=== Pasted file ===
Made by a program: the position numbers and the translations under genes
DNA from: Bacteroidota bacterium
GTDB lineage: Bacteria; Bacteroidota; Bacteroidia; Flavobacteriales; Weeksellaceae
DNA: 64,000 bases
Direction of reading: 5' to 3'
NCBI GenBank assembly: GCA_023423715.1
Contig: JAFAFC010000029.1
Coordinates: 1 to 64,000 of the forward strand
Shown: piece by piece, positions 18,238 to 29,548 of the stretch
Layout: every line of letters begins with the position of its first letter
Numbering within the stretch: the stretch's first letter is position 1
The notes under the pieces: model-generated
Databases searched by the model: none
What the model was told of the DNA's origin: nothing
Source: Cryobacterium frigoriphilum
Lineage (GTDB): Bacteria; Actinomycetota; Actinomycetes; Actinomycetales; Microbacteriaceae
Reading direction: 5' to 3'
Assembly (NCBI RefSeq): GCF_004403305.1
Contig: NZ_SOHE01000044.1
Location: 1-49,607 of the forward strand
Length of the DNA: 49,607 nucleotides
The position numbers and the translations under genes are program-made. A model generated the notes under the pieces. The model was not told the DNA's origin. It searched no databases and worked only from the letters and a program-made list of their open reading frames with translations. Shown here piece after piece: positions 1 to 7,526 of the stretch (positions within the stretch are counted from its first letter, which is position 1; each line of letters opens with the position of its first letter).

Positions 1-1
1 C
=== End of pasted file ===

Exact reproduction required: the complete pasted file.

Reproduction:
Made by a program: the position numbers and the translations under genes
DNA from: Bacteroidota bacterium
GTDB lineage: Bacteria; Bacteroidota; Bacteroidia; Flavobacteriales; Weeksellaceae
DNA: 64,000 bases
Direction of reading: 5' to 3'
NCBI GenBank assembly: GCA_023423715.1
Contig: JAFAFC010000029.1
Coordinates: 1 to 64,000 of the forward strand
Shown: piece by piece, positions 18,238 to 29,548 of the stretch
Layout: every line of letters begins with the position of its first letter
Numbering within the stretch: the stretch's first letter is position 1
The notes under the pieces: model-generated
Databases searched by the model: none
What the model was told of the DNA's origin: nothing
Source: Cryobacterium frigoriphilum
Lineage (GTDB): Bacteria; Actinomycetota; Actinomycetes; Actinomycetales; Microbacteriaceae
Reading direction: 5' to 3'
Assembly (NCBI RefSeq): GCF_004403305.1
Contig: NZ_SOHE01000044.1
Location: 1-49,607 of the forward strand
Length of the DNA: 49,607 nucleotides
The position numbers and the translations under genes are program-made. A model generated the notes under the pieces. The model was not told the DNA's origin. It searched no databases and worked only from the letters and a program-made list of their open reading frames with translations. Shown here piece after piece: positions 1 to 7,526 of the stretch (positions within the stretch are counted from its first letter, which is position 1; each line of letters opens with the position of its first letter).

Positions 1-1
1 C